A/B Testing on Questionnaire Ads

Bagus Guntur Farisa
4 min readSep 3, 2023
Image Source: https://nationalpositions.com/


SmartAd is a relatively well-known digital marketing agency that help implementing various ad concepts on their clients websites. On this occasion, they want to improve the performance of the questionnaire ad that is shown in a client website.


SmartAd want to know whether the new questionnaire ad concept will more likely make user to engage with it.

Experimental Design


Because SmartAd wants to know how well the ad performs, we’re using these metrics:

  1. Ad response rate: from those who see the ad, what percentage did respond to it


  1. Control: Users who have been shown a static ad
  2. Treatment: Users who have been shown an interactive ad with the SmartAd brand written on it


Based on the metrics and variants, we propose these hypotheses.

  • H0: Ad response rate of static ad =Ad response rate of interactive ad
  • H1: Ad response rate of static ad < Ad response rate of interactive ad

We use two proportions hypothesis test (one-sided) with confidence level of 95% (α = 0.05) and power level of 80% ( 1 - β = 0.8, β = 0.2).

Sample Size

We now calculate the sample needed for the A/B test using this formula:

n = (Zα+Zβ)^2 * (p1(1-p1)+p2(1-p2)) / (p1-p2)^2,

Zα = 1.6449 (α = 0.05, one-sided)

Zβ = 0.84 (β = 0.2)

p1 = 0.14 (assumed based on previously available data)

p2 = 0.17 (assumed there will be 0.03 increase in response rate)

Based on the test parameters inputted, we find that we need a sample size of 1796 for each group (treatment and control).

Experiment Duration

We’ll run the experiment for 7 days (3–9 Jul 2020).

Data Cleaning and Data Enrichment

We need to make sure there’s no missing nor duplicate data.

We also add new variables to enrich the data such as day of the week and ‘responded’ and ‘accepted’ to ease out our analysis.

Added some dummy variables

The full process can be accessed on myGitHub.

Data Analysis and Interpretation

Response Rate Performance: The Whole Week

Based on the sample collected, performance on the exposed (treatment) group is slightly better than the control one.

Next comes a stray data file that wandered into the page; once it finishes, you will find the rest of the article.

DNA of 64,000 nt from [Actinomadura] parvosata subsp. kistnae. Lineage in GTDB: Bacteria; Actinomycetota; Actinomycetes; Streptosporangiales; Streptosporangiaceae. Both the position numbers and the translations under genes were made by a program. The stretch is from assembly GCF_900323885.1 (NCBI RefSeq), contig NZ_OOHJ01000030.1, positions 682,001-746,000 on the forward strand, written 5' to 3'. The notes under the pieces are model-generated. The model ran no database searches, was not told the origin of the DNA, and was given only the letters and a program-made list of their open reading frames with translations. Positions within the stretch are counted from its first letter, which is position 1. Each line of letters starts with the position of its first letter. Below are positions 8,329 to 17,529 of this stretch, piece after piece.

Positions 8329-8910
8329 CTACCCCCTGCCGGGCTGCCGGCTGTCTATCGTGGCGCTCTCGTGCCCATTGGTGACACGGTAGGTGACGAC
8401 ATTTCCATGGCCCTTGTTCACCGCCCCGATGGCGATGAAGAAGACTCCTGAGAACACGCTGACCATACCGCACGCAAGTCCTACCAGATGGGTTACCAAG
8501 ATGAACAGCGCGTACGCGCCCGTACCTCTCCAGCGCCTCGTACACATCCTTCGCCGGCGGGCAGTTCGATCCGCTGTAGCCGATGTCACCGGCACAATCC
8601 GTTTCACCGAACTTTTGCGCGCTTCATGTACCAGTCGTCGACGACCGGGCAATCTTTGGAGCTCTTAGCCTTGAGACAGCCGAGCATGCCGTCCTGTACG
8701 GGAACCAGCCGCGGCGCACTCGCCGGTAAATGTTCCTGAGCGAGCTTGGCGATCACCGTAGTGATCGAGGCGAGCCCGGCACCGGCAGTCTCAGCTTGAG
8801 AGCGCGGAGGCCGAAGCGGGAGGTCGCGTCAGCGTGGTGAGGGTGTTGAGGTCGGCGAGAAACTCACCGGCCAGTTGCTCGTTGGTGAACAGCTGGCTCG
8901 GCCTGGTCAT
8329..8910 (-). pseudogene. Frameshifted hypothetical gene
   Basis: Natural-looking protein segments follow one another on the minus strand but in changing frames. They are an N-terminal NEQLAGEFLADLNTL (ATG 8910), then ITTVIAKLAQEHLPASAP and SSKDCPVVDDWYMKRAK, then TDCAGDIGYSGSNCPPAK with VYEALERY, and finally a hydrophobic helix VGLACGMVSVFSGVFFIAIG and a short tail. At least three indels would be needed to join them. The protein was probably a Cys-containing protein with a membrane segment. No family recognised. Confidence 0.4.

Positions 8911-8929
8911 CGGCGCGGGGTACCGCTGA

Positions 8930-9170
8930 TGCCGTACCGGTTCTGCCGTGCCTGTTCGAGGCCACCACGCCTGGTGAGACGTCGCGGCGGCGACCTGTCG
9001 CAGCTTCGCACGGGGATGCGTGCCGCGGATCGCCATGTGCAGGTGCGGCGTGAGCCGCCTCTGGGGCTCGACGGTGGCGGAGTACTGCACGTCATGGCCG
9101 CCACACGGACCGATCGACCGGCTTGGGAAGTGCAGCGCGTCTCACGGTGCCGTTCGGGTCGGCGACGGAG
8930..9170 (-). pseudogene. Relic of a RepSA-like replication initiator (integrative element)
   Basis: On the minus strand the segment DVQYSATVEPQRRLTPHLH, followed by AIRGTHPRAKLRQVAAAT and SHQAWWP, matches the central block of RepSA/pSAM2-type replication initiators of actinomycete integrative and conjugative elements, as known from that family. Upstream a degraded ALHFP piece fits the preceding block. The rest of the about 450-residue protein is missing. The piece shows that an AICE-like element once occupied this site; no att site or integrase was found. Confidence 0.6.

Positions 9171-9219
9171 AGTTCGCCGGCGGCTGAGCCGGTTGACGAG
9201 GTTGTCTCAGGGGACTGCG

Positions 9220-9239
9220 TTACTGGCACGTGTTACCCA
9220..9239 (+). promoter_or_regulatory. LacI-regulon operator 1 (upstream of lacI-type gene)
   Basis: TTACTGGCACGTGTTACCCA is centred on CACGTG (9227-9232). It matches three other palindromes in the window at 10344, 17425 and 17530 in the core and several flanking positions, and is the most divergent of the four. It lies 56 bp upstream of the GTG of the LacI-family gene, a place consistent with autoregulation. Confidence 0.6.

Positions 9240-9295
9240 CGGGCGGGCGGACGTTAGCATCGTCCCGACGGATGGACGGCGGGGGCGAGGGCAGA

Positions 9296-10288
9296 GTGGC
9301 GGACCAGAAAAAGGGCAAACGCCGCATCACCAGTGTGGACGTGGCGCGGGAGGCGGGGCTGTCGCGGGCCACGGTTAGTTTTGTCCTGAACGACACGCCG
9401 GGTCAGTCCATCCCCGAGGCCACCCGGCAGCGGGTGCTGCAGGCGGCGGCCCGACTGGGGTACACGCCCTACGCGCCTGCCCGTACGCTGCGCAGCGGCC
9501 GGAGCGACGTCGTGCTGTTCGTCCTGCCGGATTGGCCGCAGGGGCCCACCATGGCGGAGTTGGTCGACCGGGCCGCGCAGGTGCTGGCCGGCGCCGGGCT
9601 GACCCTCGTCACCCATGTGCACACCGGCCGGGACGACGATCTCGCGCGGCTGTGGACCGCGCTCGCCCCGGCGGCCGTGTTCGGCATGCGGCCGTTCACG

• Response rate of the static ad: 14.39%
  • Response rate of the interactive ad: 16.40%
  • P-value: 0.020890071898846684

Response Rate Performance: Weekdays vs Weekends

To avoid the potential difference in user behavior between weekend and weekdays, the sample is divided into two groups (weekend and the weekdays)

Unfortunately, only the interaction recorded on the weekdays that have sufficient sample size (min. 1796 for each exposed and control).

Performance on the Weekdays

There’s an increase in treatment group compared to the control one. The increase is also statistically significant with p-value of 0.042.

Performance on the Weekends

There’s also an increase in treatment group compared to the control one. However we don’t have enough sample to tun the statistical test.

Response Rate Performance by Device OS Type

Here are the data points collected based on the device OS type. As it turned out, we only have enough data to do statistical test on the device OS 6.

Performance on Device OS 5

Based on the data points collected, there’s a decrease in response rate of treatment group compared to the control group.

However, there’s not enough samples to conclude that this difference in performance is statistically significant.

Performance on Device OS 6

There’s an increase in response rate but after we run the statistical test, turned out it was not statistically significant with p-value of 0.177.


After running the several two samples proportion Z-test, it’s found out that we can reject the null hypothesis and accept that the response rate of the interactive ad is bigger than the static one on these situation.


Even though the interactive ad (treatment) is significantly better statistically than the static ad (control), it’s still inconclusive whether if the increase in performance will give any practical impact to the business.

Thus said, by incorporating additional business context to the improved performance, it would give a more contextual outlook on the result.

Moreover, due to the lack of sample size, we couldn’t conduct statistical test on the response rate performance in the weekends nor the performance on the device OS 5. Increasing the number of data collected would give more comprehensive analysis.